May 20, 2012
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    • LM That passage is beautiful. I am of a different religion than the norm but I trust God nonetheless to guide me and comfort me. You are right, at the heart of it, it is the same. People need to be reminded of that more often. 

      May 21, 2012
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  2. Christie O Tate said:

    This is beautiful. Thank you.

    May 21, 2012
    Reply
  3. Roseholmes52 said:

    So well said!  Love, Mom

    May 21, 2012
    Reply
  4. Sheila Starbuck said:

    I find your honest approach in not censoring your self is refreshing. I have found that depression and sadness has a way of slamming you when you least expect it. It is so difficult to pull your self out of this deep despair when you can hardly lift your head off the pillow. It is at times like this that I hear the lord speak to me he tells me that as one of his soldiers I am expected to lead by example with dignity,grace and love toward my brother & sister’s. Everything changes when I focus on others and there needs instead of wallowing in my own despair. I feel him guiding me as we walk together. The strength and peace that over comes me is a testament as to how strong and powerful our father the lord Jesus Christ can be when we believe and put our trust in him.

    May 25, 2012
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  5. Jane said:

    When I read the title of your post, I immediately thought about what kept me alive when things were hardest, and it was love. For me, it was the love of my mother, the clear understanding that she wanted me around and that it would devastate her if something happened to me. When I was in the most pain, I sometimes resented her for it, but it kept me here long enough to survive the worst.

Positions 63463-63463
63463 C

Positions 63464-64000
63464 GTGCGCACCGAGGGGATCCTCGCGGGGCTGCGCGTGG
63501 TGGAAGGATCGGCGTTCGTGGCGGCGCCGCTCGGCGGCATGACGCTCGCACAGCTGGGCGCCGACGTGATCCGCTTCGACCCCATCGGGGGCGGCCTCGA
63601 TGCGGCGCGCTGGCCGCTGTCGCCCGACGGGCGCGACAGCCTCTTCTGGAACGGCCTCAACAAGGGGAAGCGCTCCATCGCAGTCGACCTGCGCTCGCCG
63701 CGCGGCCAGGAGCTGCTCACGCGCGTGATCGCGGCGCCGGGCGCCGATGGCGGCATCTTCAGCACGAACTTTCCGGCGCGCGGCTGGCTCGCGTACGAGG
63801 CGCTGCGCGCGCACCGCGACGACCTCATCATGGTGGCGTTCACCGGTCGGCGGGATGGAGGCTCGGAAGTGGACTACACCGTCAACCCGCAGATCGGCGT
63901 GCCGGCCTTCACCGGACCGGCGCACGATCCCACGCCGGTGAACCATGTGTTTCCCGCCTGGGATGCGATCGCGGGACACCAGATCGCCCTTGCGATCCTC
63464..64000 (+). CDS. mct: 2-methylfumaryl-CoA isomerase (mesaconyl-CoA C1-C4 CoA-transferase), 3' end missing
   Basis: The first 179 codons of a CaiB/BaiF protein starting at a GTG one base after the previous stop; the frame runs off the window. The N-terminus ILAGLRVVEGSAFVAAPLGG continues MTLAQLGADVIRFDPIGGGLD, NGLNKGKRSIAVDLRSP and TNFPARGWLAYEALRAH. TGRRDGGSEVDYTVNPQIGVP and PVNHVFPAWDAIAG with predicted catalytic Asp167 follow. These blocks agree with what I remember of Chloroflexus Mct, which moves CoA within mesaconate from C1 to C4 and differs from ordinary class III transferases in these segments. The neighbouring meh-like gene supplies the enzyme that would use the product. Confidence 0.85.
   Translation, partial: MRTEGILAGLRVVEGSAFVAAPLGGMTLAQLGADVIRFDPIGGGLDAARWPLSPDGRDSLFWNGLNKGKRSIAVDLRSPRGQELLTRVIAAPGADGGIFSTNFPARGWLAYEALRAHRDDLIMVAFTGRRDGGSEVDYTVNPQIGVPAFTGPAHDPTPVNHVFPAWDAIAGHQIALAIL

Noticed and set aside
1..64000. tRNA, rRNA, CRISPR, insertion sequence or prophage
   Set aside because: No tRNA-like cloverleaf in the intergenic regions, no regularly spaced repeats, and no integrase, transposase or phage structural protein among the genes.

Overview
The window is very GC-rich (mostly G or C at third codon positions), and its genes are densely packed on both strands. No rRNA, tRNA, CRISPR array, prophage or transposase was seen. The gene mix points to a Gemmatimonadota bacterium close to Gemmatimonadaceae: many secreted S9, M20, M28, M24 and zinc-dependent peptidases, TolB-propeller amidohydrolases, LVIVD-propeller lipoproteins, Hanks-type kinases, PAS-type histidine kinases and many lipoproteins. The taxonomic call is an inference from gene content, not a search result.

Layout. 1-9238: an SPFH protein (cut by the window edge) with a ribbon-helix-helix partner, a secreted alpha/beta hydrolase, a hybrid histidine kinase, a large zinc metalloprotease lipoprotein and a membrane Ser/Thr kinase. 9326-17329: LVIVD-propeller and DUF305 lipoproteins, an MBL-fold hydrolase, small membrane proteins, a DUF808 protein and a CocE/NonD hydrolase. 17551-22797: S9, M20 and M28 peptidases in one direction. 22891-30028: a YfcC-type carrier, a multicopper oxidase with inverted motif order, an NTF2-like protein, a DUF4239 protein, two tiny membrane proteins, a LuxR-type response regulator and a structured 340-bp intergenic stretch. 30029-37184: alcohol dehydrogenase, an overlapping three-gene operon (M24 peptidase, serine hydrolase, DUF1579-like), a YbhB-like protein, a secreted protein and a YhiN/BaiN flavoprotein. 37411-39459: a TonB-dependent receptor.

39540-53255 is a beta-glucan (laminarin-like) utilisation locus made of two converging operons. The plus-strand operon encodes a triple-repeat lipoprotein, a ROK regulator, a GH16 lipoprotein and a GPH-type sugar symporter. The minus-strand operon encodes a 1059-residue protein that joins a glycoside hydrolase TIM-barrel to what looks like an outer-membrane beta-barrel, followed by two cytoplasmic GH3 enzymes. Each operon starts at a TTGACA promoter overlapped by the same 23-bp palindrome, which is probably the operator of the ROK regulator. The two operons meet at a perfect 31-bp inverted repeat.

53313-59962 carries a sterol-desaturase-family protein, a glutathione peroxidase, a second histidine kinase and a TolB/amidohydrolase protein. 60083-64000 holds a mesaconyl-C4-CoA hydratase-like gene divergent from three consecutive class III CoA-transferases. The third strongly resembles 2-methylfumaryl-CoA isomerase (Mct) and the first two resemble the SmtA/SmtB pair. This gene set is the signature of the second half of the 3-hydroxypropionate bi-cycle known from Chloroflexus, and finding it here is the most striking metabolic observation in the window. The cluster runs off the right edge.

When I realized what your post was really about, I thought how much more fundamental your point was, but in a sense we’re on a similar page. The relationships we have with our parents affect our relationship with God, whatever we perceive him/her to be.

    I’m glad your faith is giving you something to hold on to right now. I’m glad you’re stepping up in defense of it, because it gives you strength. That’s so important. I’m so sorry you’re suffering. 

    May 26, 2012
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    • Anne-Marie said:

      You know what, though, you were right, in a way. I kept thinking about my mother, too, and how heartbroken she would be. I thought of my sister, my niece never knowing me, things like that, too. But my mother and I had *just* gotten our relationship to a place where it worked, and I really felt God’s love through her. I thought about how she would miss me and then she dropped everything to come be with me in the hospital. The nurses broke some rules so she could spend more time with me. 

      My Guru said often that the love we experience here is a less perfect, human version of the unconditional love that God has for us. Like a taste of what’s available to us if we’ll look for it. And he talked a lot about how our parents affect our relationship with God. It’s a heady job, being a parent, because you’re representing that perfect love as best you can. Not perfection, mind you, but unconditional love. 

      May 26, 2012